I spent the first 25 years of my life looking for love in all the wrong places.
Turns out, however, there weren’t too many ladies out there looking for love in all the Fong places.
Actually, my dating history wasn’t too bad — up until about the second grade. I had plenty of girl friends until then — there just happened to be a 15-year gap after the second grade in which I couldn’t get a date if I bribed a girl (Not that I actually tried bribery. Or would admit to it in print if I had).
This became a pretty big problem along about the seventh grade or so. That was right around the age boys started dating girls. While most other seventh grade boys were holding hands with their girlfriends in the stands at the high school football games on Friday nights, I was sitting there trying to figure out what play former Troy football coach Steve Nolan was going to call next (Note: more often than not, buck sweep). Which would have been fine, had I wanted to go out on a date with Steve Nolan (contrary to the way it may have seemed during large portions of my career, I did not).
High school was an even bigger disaster. While other boys my age were thinking about who they were going to ask to homecoming or the prom, I already knew my prom date was going to be Hughes, my best friend in life — who, fortunately for me, was every bit as inept as I was when it came to matters of the fairer sex. The two of us felt almost betrayed our senior year when our friend Randy (and I use the term friend in its loosest sense) actually got a date to the prom (we’re pretty sure he did bribe her).
It’s mighty lonely going through high school watching all the other boys and girls going through the dating rites of passage. Which is why I was so excited to graduate and go to college at The Ohio State University — home of roughly 26,000 members of the opposite sex. I figured even someone with a face like mine could find someone at a school with that many females whom I could date.
And, believe or not, I did. I finally went on my first date and — at the tender age of 22 — kissed my first girl. Still, though, I never dated anyone seriously for more than a month or two — you know, roughly the same amount of time it took for them to actually get to know me.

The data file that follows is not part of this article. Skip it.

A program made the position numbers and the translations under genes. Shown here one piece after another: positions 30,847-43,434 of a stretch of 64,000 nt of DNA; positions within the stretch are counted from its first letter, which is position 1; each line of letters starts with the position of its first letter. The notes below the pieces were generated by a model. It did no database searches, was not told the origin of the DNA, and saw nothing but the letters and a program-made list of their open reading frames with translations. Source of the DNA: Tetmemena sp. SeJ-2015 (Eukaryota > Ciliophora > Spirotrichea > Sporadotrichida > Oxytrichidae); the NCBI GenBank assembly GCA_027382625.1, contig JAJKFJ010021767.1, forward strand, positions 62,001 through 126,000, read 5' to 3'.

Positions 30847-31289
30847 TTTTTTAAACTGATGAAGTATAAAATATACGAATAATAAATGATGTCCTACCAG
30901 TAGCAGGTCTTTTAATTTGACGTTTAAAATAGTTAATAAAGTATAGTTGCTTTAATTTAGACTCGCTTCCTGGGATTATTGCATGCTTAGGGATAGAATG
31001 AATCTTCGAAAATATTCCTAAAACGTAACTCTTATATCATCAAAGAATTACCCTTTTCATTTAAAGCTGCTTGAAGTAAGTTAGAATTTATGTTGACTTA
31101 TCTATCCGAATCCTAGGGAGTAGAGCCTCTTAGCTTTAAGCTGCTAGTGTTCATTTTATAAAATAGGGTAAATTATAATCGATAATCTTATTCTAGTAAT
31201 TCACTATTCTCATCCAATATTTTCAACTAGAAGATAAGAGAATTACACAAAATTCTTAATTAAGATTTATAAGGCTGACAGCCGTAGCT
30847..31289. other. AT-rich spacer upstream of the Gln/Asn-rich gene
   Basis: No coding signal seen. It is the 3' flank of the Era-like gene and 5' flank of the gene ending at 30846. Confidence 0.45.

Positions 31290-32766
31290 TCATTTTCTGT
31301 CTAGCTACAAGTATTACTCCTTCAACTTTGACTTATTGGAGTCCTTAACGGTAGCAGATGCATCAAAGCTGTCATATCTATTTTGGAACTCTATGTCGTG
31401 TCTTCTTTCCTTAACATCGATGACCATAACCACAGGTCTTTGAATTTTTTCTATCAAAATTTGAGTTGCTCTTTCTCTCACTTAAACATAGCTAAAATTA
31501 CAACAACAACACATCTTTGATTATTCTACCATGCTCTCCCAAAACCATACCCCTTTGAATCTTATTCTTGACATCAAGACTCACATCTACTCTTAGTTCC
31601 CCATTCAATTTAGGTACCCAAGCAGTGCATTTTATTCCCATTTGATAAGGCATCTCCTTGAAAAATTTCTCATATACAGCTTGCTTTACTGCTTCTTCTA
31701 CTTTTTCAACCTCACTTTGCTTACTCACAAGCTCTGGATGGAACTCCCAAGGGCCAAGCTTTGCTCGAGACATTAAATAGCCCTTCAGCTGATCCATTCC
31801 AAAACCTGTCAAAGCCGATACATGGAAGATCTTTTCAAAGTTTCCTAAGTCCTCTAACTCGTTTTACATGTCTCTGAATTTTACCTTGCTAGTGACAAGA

By the time I graduated and moved back home to Troy, I had pretty much resigned myself to the fact I would be alone for the rest of my life. If I couldn’t find a lady at a school that size, what chance did I have in a town whose well had been dry my entire life?
And that’s when love came walking in.
In June of 1998, the Troy Daily News was in the market for a new reporter. The former executive editor, David Lindeman, interviewed a number of candidates. When one of them came in for an interview, I walked in during the middle of the interview and handed him a slip of paper, telling him it was a phone message.
That piece of paper read, quite simply: “Hire her. She’s hot.”
Mr. Lindeman did hire that young reporter — who turned out to be much more than just “hot.” She also turned out to be intelligent. And patient. And caring. And funny.
And my wife. And the mother of my children. And my soulmate.
You know, it’s funny. In all those years of being alone, I built up in my mind what it would mean to find my soulmate. I envisioned candlelight dinners, love notes left on pillows and car rides up and down the coast. And, sometimes, being married and being in love is all of those things. But sometimes true love is also cold pizza dinners after a track meet, to-do lists left on the fridge and long drives taking our kids to various events.
It’s not always the rose petals, slow dances and poetry I envisioned, but as we prepare to celebrate our 17th anniversary this weekend, I realized that true love isn’t any of those things. True love is being able to look at someone at 10 p.m. when you’ve both been working all day, both are in desperate need of sleep, shower and possibly a stuff drink, and still being able to smile and say, “I love you.”
I spent my whole life looking for what I thought I wanted, but instead found what I needed.
Seventeen years later, I can’t imagine it any other way.
David Fong writes for the Troy Daily News, a division of AIM Media Midwest.